Qualcomm is hoping to tempt manufacturers away from the likes of Texas Instruments, Samsung and Nvidia with its latest Snapdragon S4 chips, and has an interesting proposal for lower-end hardware makers: backwards compatibility with existing hardware.
The Snapdragon S4 series is designed to power higher-end devices such as smartphones and tablets, offering up to quad-core processing and high-performance Adreno 3D graphics. The company's latest entries in the range, the MSM8625 and the MSM8225, however, are aimed significantly lower.
Designed as drop-in replacements for the existing MSM7x27A and MSM7x25A processors, the MSM8625 and the MSM8225 offer dual-core ARM-based processing combined with the Adreno 203 graphics processing unit. When inserted into a Snapdragon S1 design, Qualcomm claims it offers a dramatic performance improvement while retaining full software and hardware compatibility - meaning no lengthy redesign phase.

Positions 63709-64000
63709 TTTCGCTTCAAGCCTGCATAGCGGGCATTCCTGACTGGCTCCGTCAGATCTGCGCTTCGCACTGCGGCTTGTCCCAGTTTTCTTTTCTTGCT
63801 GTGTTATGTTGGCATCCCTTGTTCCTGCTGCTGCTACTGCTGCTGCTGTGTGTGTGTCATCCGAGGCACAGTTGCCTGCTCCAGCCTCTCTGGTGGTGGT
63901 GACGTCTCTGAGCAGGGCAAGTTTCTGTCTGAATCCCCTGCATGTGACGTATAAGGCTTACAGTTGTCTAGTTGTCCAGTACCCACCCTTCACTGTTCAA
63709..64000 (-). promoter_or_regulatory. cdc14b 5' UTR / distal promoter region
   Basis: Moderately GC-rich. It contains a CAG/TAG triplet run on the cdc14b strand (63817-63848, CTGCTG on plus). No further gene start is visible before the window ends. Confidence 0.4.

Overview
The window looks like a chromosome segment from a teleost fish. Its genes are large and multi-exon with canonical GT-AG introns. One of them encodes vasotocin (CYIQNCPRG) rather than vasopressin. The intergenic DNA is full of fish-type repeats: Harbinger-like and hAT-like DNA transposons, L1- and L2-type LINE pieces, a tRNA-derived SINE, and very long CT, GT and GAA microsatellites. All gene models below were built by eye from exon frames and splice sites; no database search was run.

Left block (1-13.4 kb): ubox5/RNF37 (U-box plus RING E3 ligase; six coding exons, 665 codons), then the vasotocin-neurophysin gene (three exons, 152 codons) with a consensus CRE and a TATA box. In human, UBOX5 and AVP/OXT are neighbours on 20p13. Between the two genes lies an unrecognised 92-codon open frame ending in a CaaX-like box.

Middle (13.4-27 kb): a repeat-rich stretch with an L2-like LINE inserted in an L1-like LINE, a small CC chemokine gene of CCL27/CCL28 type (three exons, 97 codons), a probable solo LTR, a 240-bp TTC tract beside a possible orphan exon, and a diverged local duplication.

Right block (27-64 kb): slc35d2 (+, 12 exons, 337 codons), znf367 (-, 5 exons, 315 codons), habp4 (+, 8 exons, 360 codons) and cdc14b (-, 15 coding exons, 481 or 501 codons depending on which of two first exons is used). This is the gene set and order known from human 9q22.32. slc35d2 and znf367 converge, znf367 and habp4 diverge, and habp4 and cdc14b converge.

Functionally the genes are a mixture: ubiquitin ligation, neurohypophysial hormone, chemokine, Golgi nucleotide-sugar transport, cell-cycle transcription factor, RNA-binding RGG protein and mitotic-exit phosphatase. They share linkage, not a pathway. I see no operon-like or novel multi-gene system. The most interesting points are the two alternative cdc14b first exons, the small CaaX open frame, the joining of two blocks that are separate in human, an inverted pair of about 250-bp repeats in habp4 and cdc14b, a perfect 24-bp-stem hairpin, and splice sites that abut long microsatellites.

With increasing competition in the ARM system-on-chip marketplace - largely thanks to Nvidia's rapid design cycle, which sees it releasing new generations of processors every twelve months in an industry more used to eighteen or twenty-four month cycles - Qualcomm's promise of easy upgradability is likely to be a major factor in OEMs and ODMs deciding to go with the company's products rather than those of a competitor.
Qualcomm has confirmed that the new chips will be available as part of its development platform in the first half of 2012, meaning products featuring the processors could hit retail in the second half of the year.